Geneticist’s examination. Upon examination by the geneticist, the patient’s weight, height, and head circumference were reported to be in the 65th, 59th, and 36th percentiles, respectively. In addition to the sparse scalp hair, the geneticist noted the narrow forehead and hypertrichosis on the sides and posterior midline of cranium (Figure 2).

Fig 2
Figure 2. The patient exhibited sparse scalp hair, a narrow forehead, and localized hypertrichosis on posterior midline of the cranium.

He had down-slanting palpebral fissures, long eye lashes, dark circles around the eyes, an inner canthal distance of 3 cm, and a left palpebral fissure distance of 2.7 cm. The patient’s ears were normal in shape and position. His nose had a very broad base and was anteverted, and his columella was low-hanging. His philtrum was very long and smooth, and he had a thin upper lip without a Cupid’s bow.

The joints in his hands were hyperextensible with prominent interphalangeal joints and decreased subcutaneous fat. The fourth and fifth metacarpals were short. The fingers were thin, and the distal phalanges were broadened in the hands and feet (Figures 3 and 4). All other examination findings were within normal limits.

Fig 3
Figure 3. Brachydactyly of the patient’s feet, moderately prominent interphalangeal joints, and broad distal phalanges.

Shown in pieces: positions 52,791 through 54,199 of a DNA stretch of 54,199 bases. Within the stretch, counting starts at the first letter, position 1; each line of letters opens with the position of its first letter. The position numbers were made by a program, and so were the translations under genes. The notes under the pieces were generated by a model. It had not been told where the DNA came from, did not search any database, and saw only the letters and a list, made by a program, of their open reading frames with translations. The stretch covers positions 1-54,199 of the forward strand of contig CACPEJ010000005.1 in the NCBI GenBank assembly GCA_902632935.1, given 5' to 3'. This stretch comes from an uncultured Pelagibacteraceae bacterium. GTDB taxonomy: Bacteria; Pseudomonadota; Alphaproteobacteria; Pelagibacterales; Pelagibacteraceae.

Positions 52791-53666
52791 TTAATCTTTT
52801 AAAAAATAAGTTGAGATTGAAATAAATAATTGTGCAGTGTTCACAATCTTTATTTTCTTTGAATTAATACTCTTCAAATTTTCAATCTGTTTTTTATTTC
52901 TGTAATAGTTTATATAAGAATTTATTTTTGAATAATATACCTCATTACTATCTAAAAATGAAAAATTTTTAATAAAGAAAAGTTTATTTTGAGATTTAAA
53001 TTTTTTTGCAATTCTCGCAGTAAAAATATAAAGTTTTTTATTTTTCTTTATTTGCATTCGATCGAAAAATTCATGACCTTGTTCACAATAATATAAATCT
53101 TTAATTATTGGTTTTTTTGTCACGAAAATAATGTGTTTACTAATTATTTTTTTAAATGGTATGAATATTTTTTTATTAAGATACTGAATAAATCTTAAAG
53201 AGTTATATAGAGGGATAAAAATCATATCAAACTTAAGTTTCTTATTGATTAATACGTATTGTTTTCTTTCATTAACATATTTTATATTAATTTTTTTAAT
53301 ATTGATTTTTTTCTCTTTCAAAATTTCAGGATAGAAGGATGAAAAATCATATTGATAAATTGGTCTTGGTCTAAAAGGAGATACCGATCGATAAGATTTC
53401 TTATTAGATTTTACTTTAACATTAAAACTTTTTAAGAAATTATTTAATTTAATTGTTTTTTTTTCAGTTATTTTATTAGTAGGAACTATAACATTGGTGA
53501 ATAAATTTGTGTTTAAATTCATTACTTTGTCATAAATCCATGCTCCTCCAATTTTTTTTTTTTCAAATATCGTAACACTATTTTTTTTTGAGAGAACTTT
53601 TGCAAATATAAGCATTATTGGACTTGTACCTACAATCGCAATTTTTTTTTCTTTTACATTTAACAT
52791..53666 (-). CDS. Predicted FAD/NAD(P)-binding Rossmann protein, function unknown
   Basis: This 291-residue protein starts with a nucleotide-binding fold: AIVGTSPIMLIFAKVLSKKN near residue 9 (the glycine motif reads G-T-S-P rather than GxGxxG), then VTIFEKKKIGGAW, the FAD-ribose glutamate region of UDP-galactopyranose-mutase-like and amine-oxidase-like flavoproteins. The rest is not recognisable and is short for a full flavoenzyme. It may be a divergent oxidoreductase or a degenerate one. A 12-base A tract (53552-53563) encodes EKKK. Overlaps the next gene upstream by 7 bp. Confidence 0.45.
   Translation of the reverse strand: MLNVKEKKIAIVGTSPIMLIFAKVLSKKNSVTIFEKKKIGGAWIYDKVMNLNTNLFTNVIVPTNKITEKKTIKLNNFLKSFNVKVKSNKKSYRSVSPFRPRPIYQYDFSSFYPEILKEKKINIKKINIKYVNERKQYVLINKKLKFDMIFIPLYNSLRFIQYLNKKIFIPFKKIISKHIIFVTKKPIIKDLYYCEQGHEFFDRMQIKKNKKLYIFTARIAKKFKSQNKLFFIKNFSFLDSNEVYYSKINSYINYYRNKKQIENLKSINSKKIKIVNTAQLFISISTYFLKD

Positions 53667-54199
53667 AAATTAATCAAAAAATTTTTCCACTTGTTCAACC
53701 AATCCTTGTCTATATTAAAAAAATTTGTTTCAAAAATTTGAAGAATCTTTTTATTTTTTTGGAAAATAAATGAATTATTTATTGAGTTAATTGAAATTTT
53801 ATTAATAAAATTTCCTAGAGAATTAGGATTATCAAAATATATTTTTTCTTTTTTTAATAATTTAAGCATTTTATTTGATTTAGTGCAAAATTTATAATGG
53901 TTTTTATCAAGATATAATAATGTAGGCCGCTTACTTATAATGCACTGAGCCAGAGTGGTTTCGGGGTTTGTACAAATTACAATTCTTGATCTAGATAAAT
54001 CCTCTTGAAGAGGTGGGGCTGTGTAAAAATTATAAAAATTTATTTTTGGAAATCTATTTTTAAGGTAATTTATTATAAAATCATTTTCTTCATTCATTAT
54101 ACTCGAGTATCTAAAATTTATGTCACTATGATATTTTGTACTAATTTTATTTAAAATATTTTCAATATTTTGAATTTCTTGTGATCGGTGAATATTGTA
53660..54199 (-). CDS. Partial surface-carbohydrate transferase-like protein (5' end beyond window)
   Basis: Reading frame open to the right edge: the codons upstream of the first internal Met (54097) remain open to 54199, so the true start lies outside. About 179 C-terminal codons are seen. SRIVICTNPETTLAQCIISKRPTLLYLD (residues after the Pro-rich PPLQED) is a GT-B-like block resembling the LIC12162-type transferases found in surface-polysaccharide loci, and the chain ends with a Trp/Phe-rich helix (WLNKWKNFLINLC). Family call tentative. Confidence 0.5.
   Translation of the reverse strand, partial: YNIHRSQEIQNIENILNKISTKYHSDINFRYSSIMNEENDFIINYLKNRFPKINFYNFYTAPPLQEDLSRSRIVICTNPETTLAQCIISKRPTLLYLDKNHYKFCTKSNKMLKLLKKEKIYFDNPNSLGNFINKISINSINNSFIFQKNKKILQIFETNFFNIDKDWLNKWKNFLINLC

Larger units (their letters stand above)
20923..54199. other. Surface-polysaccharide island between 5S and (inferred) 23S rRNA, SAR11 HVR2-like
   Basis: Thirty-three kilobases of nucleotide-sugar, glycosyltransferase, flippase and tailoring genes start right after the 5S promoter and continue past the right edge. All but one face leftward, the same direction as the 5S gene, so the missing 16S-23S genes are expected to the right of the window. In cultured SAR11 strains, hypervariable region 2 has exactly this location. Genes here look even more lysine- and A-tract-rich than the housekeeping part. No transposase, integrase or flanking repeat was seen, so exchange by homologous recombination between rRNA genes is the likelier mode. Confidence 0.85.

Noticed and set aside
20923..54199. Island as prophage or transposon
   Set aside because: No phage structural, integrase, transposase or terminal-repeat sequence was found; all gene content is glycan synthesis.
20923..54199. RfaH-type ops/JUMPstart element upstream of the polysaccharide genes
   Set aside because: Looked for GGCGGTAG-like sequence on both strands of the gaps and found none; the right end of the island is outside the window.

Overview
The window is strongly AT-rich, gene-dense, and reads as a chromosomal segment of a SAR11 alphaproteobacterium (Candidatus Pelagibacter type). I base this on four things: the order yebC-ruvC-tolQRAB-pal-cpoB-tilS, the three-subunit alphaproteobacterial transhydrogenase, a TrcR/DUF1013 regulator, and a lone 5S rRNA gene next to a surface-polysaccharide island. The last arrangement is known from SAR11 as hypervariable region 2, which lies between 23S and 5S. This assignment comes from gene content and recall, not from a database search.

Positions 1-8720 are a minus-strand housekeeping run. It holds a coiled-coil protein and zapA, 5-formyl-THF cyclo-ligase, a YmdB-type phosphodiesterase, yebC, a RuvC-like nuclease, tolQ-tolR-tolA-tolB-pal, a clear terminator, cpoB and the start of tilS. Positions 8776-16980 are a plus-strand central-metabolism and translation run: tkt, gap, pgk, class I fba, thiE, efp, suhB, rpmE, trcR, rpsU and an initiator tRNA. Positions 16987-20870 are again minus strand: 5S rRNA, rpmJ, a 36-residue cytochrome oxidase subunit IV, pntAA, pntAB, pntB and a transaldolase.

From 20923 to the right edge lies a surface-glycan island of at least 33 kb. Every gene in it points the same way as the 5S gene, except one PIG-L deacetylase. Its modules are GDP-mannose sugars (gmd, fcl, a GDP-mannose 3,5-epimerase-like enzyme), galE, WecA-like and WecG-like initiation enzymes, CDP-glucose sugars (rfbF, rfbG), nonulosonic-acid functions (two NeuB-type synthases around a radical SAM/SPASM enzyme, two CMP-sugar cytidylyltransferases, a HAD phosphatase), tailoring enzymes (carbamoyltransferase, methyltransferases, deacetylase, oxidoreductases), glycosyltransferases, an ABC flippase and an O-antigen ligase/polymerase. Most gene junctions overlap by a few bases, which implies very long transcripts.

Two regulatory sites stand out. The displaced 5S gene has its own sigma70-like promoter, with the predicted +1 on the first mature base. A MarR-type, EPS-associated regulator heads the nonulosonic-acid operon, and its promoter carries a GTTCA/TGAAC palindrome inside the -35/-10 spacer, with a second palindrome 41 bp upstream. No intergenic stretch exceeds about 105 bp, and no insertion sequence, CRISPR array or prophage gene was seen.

Fig 4
Figure 4. The patient had slightly prominent interphalangeal joints with broad distal phalanges of hands.

Multigene sequencing was ordered, which located a de novo heterozygous deletion of exons 15 to 19 in SMARCA2 on 9p24.3—the only gene known to cause NCBRS. The patient was confirmed to have NCBRS at this point, as evidenced by the dysmorphic features and SMARCA2 deletion sequence variant.

Management and follow-up. The patient’s mother was counseled on the characteristic traits of NCBRS, as well as the genetic basis and autosomal dominant inheritance pattern of de novo sequence variations in SMARCA2. Recommendations were made to the mother for an electroencephalography (EEG) evaluation to determine whether seizures were present, since they are associated with NCBRS. In addition, echocardiography was ordered to detect any congenital heart conditions, which have been reported in some individuals with NCBRS. Furthermore, the patient was encouraged to begin occupational therapy, speech therapy, and/or physical therapy as needed when starting preschool. Most individuals with NCBRS remain nonverbal and require additional support in communication and education.

At his most recent follow-up visit, the boy was 8 years old, and his height, weight, and body mass index were in the 27th, 85th, and 95th percentiles, respectively. EEG showed normal results, and echocardiography showed a small patent foramen ovale with normal left ventricular size and systolic shortening, as well as a normal left ventricular ejection fraction of 65%. He continues to have absence of speech and severe developmental delays, and he works with a multidisciplinary team that includes speech, behavioral, and occupational therapists. To date, he has not had any known episodes of seizures or regression. He is growing well but will require supportive therapies throughout his life.